The seller from whom I bought the displays (spacemissionmarket / eBay seller: rocket-broker eBay Store) kindly sent me some photos of a partially disassembled “Type A” clock, showing the wiring and PCBs with 8 digits and +/- symbol. Thanks to Diana and the owner of the clock, these images are a tremendous help to the project. I had not seen these images when I built the LED test PCBs; they look remarkably similar, but of superior build quality, which you would expect from NASA!
I cannot clearly make out bands on the carbon composition resistors, but it looks like brown/yellow/red which would make them 1400 ohms. A lot of aircraft control panels use ~ 28 Volts supply so perhaps these are current limiting resistors to operate 5 - 6 Volt lamps around 20-40mA?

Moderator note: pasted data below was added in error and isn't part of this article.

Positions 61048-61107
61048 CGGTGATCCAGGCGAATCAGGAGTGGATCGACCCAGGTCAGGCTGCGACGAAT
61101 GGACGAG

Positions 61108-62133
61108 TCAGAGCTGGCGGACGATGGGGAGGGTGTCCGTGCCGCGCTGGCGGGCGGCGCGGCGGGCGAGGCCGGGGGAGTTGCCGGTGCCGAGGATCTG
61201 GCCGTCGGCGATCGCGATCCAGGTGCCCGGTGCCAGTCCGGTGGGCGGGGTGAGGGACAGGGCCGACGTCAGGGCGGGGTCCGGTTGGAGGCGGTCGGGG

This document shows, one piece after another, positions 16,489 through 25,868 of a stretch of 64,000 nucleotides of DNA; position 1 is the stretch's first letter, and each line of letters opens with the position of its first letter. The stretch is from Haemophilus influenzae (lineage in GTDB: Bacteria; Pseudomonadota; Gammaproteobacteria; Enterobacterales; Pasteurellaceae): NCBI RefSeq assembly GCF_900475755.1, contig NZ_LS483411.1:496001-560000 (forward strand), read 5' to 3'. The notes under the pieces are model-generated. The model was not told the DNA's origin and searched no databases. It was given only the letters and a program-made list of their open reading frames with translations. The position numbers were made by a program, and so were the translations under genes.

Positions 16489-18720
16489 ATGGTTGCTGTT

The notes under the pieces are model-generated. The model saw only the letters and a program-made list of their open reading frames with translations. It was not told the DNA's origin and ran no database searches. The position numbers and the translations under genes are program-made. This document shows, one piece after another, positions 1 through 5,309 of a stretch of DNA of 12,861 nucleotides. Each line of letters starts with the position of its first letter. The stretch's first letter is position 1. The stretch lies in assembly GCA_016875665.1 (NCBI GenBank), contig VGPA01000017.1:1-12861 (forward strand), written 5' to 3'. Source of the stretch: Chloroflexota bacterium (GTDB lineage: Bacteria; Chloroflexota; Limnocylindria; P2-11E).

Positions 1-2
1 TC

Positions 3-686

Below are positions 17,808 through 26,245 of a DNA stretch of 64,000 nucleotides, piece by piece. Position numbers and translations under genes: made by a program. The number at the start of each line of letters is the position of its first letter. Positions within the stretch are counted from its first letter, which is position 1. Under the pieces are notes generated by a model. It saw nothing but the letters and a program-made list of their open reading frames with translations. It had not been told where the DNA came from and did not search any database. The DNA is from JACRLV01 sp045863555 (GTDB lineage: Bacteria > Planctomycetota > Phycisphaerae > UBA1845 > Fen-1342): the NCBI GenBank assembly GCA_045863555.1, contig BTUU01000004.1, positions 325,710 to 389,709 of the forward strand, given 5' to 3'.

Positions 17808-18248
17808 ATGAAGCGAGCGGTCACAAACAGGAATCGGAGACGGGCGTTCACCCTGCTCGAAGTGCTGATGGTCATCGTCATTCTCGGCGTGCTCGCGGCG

There is seriously big loom of wires; they are colour coded Brown, Red, Orange, Yellow, Green, Blue, Violet and it appears that Violet connects to segment “a”; Blue segment “b” etc… Looking at the cross section of the cut cable bundle, I’m assuming there’s a total of 56 wires for the 8 x 7 segments and 2 for the +/- indicator.
It appears that the common connection (cathode / anode?) is connected in parallel to all digits, as there are 2 black wires linked on each PCB. From this I would deduce that the displays are not driven by multiplexing, indeed if they are incandescent bulbs these would be too slow for strobe control.
I am hoping to find out more about the types of lamps used, and I am also curious about the colon separators, are these illuminated at all?
Finally, I have discovered a you tube video from Fran Blanche who has 3D printed a segment display which looks almost identical to the "Type B" units, however there is no reference to their use in the NASA control room equipment. It would be interesting to check the dimensions on the drawing files and compare to the original artifacts. Instead of 3D printing a plastic backing I would probably use a white PCB to help reflect the light through the segments.